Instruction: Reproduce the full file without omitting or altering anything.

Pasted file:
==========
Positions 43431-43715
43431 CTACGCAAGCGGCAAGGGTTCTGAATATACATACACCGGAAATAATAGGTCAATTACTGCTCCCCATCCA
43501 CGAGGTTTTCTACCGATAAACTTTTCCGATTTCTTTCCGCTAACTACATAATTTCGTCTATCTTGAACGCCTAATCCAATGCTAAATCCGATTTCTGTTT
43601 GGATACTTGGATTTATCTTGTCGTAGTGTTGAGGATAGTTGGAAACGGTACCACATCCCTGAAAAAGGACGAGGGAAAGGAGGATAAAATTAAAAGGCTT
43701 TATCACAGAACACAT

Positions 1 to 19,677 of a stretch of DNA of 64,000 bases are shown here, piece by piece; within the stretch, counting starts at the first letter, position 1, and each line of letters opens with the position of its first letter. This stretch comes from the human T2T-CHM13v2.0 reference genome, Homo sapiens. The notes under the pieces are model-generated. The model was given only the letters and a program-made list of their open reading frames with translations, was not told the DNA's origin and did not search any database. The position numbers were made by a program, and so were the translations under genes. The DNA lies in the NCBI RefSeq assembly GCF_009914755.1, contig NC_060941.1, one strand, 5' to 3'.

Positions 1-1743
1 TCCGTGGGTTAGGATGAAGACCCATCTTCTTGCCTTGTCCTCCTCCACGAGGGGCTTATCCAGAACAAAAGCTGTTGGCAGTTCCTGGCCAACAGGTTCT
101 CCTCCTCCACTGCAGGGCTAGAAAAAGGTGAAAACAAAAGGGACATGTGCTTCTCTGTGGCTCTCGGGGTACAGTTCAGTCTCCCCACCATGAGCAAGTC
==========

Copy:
Positions 43431-43715
43431 CTACGCAAGCGGCAAGGGTTCTGAATATACATACACCGGAAATAATAGGTCAATTACTGCTCCCCATCCA
43501 CGAGGTTTTCTACCGATAAACTTTTCCGATTTCTTTCCGCTAACTACATAATTTCGTCTATCTTGAACGCCTAATCCAATGCTAAATCCGATTTCTGTTT
43601 GGATACTTGGATTTATCTTGTCGTAGTGTTGAGGATAGTTGGAAACGGTACCACATCCCTGAAAAAGGACGAGGGAAAGGAGGATAAAATTAAAAGGCTT
43701 TATCACAGAACACAT

Positions 1 to 19,677 of a stretch of DNA of 64,000 bases are shown here, piece by piece; within the stretch, counting starts at the first letter, position 1, and each line of letters opens with the position of its first letter. This stretch comes from the human T2T-CHM13v2.0 reference genome, Homo sapiens. The notes under the pieces are model-generated. The model was given only the letters and a program-made list of their open reading frames with translations, was not told the DNA's origin and did not search any database. The position numbers were made by a program, and so were the translations under genes. The DNA lies in the NCBI RefSeq assembly GCF_009914755.1, contig NC_060941.1, one strand, 5' to 3'.

Positions 1-1743
1 TCCGTGGGTTAGGATGAAGACCCATCTTCTTGCCTTGTCCTCCTCCACGAGGGGCTTATCCAGAACAAAAGCTGTTGGCAGTTCCTGGCCAACAGGTTCT
101 CCTCCTCCACTGCAGGGCTAGAAAAAGGTGAAAACAAAAGGGACATGTGCTTCTCTGTGGCTCTCGGGGTACAGTTCAGTCTCCCCACCATGAGCAAGTC